Millions of Twitter users aren’t familiar with the 3-year-old service’s history of frequent outages because they began tweeting in the past six months, around the same time that the San Francisco-based company had was spending more money to increase its computing power and reduce the disruptions. With the added capacity, the Fail Whale rarely surfaces any more.
Even so, the entire site being down means Twitter hasn’t put enough measures in place to prevent such an attack, Cluley said. That could include working with Internet service providers to filter potentially malicious requests from legitimate ones, as well as having servers spread out around the world.
Denial-of-service attacks are typically carried out by “botnets” _ armies of infected computers formed by spreading a computer virus that orders compromised machines to phone home for further instructions. They are generally used to send out spam or steal passwords, though some can be commanded to overwhelm Web sites.
Successful attacks on popular Web sites were common earlier this decade. Sites such as eBay, Amazon.com and CNN were overwhelmed by such attacks, sometimes for days, in 2000.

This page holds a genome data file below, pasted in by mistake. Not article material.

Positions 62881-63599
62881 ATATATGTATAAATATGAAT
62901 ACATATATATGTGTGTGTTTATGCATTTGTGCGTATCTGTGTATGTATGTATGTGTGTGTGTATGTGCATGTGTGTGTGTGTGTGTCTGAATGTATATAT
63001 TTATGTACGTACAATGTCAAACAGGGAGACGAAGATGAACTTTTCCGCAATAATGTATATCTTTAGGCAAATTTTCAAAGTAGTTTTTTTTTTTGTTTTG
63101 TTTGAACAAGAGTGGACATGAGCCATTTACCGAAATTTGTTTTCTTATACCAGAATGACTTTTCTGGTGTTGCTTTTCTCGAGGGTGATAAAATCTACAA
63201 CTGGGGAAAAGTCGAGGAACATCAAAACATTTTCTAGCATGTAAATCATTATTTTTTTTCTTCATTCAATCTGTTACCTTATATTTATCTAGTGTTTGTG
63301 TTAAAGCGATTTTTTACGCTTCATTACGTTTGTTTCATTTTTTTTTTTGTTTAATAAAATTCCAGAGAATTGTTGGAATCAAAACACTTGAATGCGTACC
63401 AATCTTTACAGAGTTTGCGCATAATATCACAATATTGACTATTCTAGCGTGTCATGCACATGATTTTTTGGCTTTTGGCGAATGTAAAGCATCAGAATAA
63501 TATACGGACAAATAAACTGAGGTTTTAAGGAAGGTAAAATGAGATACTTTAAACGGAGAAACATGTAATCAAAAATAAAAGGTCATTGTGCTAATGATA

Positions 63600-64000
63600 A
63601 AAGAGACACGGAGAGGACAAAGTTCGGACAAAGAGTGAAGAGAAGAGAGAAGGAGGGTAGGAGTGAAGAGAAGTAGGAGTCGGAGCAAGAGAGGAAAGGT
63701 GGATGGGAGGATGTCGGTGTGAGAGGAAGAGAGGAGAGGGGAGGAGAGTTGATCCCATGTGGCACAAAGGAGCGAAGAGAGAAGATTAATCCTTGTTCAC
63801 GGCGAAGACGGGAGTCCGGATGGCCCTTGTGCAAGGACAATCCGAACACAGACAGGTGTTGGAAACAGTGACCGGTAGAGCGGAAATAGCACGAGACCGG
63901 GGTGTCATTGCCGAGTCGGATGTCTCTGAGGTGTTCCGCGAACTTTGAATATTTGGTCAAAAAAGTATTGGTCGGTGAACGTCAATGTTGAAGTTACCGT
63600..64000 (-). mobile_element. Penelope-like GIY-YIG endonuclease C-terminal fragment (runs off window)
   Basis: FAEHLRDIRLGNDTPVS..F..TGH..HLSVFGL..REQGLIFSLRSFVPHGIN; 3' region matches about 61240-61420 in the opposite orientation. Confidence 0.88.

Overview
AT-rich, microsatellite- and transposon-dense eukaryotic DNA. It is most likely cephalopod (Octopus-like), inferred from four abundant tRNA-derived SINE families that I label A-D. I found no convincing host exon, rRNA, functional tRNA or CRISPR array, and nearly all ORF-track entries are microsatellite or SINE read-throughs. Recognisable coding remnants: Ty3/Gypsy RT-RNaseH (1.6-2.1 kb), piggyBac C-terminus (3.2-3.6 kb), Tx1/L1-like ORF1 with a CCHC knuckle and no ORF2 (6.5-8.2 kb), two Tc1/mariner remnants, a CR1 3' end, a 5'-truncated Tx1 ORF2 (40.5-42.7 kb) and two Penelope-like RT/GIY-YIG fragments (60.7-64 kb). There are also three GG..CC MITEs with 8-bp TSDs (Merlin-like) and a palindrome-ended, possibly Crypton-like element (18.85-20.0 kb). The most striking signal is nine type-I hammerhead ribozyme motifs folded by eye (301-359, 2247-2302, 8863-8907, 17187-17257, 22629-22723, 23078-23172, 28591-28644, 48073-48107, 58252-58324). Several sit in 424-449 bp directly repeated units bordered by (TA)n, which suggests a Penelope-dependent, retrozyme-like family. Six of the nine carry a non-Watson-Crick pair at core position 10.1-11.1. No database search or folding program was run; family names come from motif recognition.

But Thursday’s attack underscores the fact that no one is immune.
“With these attacks, if you get enough infected machines … you can take down anyone,” said Dmitri Alperovitch, vice president of threat research at security vendor McAfee Inc.
Last month, dozens of U.S. and South Korean sites, including those of the White House and South Korea’s presidential Blue House, were targeted in denial-of-service attacks.
For Lev Ekster, who runs a mobile cupcake truck called CupCakeStop in New York, Thursday’s Twitter hiccup meant no tweets to customers and fans on the truck’s location and the day’s flavors.
But it wasn’t the end of the world.
“As soon as I saw the Twitter outage, I went on to our Facebook fan page,” said Ekster, who also uses Twitter to get reviews of his cupcakes, find employees and let people know about giveaways.
The lesson, he says, is “not to limit yourself to Twitter and live or die by Twitter.”
An Associated Press News Reports